'We didn't know'
Schiff says Congress should have been briefed on high-level wiretaps
By Kevin Uhrich 11/07/2013
In a televised interview with Larry King, US Rep. Adam Schiff, a member of the House Intelligence Committee, said he and other members of Congress were not briefed on efforts to tap the phones of American allies.
Although he declined to say whether he believed President Obama knew about US intelligence operatives tapping the calls of world leaders, the Burbank Democrat insisted that the US needs to make sure its intelligence-gathering methods are consistent with its values and do not jeopardize key relationships.
Schiff also expressed disappointment in James Clapper director of National Intelligence, saying there needs to be “a meeting of the minds” between the intelligence community and members of Congress about the types of information that need to be disclosed.
Following is an excerpt of that interview, which first aired last Thursday on “Politicking with Larry King,” broadcast on RT America and Ora.tv.
LARRY KING: What do you make of this, Adam, of tapping in on foreign leaders who are our allies?
ADAM SCHIFF: Well, Larry, I’m not able to confirm or deny whether those reports are correct. If they are correct, obviously this is going to cause a major disruption, and even the perception is causing a major disruption with our allies. … I think this is something that should be briefed to Congress. If it’s going on, it’s not something that I was briefed on and I know the Senate Intelligence Committee chair feels exactly the same way, because ultimately this is a tough policy decision that should be carefully weighed because of its potential disruptive impact. Certainly there is some spying that goes on among allies, and I think that’s understood, but when you get to the level of heads of state or a personal telephone, I think there is a different expectation and as the president said, and I think quite rightly, we need to make sure our intelligence gathering is consistent with our values and is not going to jeopardize these key relationships. And so I’m looking to get to the bottom of it right now, Larry, of whether the committee was made aware of this, if it’s going on and to make sure the intelligence community has the same understanding that we on the committee do of what it means in the Intelligence Act when it requires that significant intelligence acts be briefed to Congress.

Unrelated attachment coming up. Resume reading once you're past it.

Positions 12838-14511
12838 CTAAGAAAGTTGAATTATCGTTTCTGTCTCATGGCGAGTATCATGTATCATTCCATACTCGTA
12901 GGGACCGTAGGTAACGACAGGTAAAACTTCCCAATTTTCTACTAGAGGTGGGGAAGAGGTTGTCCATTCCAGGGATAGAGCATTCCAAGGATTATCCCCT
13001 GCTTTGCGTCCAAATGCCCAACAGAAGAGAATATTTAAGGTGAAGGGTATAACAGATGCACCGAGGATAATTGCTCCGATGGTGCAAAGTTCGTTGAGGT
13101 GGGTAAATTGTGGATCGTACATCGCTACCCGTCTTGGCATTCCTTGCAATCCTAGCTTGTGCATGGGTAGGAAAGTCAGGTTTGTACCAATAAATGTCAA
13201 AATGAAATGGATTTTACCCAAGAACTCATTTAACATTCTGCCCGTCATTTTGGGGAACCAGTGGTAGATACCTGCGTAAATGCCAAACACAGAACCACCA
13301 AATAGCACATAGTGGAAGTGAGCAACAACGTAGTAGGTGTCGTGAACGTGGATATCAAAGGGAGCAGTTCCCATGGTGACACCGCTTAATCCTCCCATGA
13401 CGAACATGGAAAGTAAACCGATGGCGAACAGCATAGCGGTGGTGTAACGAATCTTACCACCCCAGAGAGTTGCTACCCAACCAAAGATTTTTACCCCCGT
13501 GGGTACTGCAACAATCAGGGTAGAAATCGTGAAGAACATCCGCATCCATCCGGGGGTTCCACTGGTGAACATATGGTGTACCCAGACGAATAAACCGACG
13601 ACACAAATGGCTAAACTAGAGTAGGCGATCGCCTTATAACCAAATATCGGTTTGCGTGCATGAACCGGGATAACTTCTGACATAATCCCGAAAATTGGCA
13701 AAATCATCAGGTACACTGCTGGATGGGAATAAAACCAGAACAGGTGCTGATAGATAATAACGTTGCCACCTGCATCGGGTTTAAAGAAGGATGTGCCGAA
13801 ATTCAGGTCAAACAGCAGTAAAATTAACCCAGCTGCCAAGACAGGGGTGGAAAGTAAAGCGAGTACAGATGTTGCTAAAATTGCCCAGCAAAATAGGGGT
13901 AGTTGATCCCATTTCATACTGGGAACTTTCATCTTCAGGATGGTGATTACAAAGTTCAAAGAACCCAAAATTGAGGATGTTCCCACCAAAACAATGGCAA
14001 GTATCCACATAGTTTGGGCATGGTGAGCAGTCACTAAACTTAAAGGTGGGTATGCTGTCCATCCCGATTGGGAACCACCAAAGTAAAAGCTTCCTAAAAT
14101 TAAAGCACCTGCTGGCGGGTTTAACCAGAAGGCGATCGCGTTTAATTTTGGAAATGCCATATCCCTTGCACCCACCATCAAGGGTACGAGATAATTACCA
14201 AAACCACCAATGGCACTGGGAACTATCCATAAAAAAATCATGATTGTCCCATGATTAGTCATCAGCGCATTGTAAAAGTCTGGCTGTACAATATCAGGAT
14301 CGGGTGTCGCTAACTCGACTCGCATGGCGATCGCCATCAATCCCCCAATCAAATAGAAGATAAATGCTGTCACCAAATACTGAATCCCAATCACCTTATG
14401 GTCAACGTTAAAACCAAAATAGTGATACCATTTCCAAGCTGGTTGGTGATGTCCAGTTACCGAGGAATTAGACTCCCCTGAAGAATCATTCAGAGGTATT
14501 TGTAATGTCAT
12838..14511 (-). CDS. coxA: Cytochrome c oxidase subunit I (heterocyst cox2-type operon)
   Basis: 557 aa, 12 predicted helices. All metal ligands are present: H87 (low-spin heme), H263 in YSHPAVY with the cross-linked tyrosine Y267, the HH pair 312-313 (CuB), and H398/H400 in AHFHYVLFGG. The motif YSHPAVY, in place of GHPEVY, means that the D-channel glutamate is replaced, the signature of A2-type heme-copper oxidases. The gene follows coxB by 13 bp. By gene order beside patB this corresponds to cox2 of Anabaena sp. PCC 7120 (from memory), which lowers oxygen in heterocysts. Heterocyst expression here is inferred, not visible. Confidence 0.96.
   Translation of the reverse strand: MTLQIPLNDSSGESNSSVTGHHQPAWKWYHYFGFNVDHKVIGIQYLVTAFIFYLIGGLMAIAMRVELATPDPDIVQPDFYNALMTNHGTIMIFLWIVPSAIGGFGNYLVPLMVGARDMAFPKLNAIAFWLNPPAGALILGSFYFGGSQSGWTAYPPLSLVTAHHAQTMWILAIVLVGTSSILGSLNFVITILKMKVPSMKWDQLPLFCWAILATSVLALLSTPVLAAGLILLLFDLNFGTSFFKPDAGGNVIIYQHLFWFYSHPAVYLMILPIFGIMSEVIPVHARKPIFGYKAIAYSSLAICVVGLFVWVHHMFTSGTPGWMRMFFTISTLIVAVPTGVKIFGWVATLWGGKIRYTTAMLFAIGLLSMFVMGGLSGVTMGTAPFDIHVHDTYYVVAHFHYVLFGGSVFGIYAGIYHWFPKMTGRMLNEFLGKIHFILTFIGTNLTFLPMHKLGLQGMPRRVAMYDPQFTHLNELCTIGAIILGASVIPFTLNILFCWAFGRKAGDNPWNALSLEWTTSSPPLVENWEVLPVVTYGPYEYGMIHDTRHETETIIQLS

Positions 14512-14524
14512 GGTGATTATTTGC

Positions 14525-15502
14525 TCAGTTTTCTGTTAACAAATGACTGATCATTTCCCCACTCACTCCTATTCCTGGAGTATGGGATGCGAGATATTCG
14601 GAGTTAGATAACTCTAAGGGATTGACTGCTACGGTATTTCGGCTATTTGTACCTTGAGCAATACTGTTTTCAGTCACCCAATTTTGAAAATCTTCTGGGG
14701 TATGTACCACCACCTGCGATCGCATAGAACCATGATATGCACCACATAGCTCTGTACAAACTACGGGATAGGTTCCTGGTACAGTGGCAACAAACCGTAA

KING: What’s more [problematic] to you: That the president didn’t know about it or that he did know and didn’t tell us?
SCHIFF: Well, I think either way it’s problematic if the president was aware or he wasn’t aware of it, because it’s going to cause a major rupture with some of our allies, and I think this is something that [German] Chancellor [Angela] Merkel is taking very personally as well as others, and when you have issues like this they really need to rise to the highest because ultimately it’s a call that the president and Congress need to make about whether the risks are warranted, whether the information is so essential. I’m not going to say that it would be never appropriate to eavesdrop on a foreign leader, even one of our closest allies. There may be exceptional circumstances where that is justified. But I don’t know if that kind of analysis was done here. I don’t know how long this program exists, how long it was ongoing, so those are important questions that I think we need to get to the bottom of. But I believe, Larry that, whether the White House was aware of it or wasn’t aware of it, the problem remains the same.
KING: All right … in testimony this week, National Intelligence Director James Clapper indicated that surveillance of leaders was not significant enough to require Congress to know about it?
SCHIFF: Well, I had a fairly heated exchange over this very topic yesterday, because I think, plainly, it is the kind of significant intelligence activity that must be briefed to Congress. In any area, any analogous area of covert action where the administration wants to undertake a covert action, and there’s the possibility that covert action could blow back on us if it was discovered; those are things that are routinely briefed to the intelligence communities, and for good reason. But this similarity was received, you know, very much manifest right now, so that’s precisely the kind of thing that should be briefed to the committees and I wasn’t confident with the answer I got from the director yesterday, that the intelligence community sees it the same way as very specifically, “Would the tapping of a foreign leader be a significant intelligence activity that would be require to be reported?” and I got a less than fair answer to that, so I think we need to have a meeting of the minds between the intelligence community and the Congress about just what ought to be disclosed, and I think Sen. [Dianne] Feinstein is going down exactly the right path, which is to dramatically lower oversight on some of our foreign operations because, Larry, we have a lot greater transparency and perspective at least from an oversight point of view on what goes on domestically. We also have to safeguard the FISA court … But in terms of overseas operations, those operations that are conducted under an executive authority, called Twelve-Triple-Three [Executive Order 12333, signed on Dec. 4, 1981, by President Ronald Reagan, giving the president and the National Security Council sweeping surveillance powers], we need to do a much better job of oversight.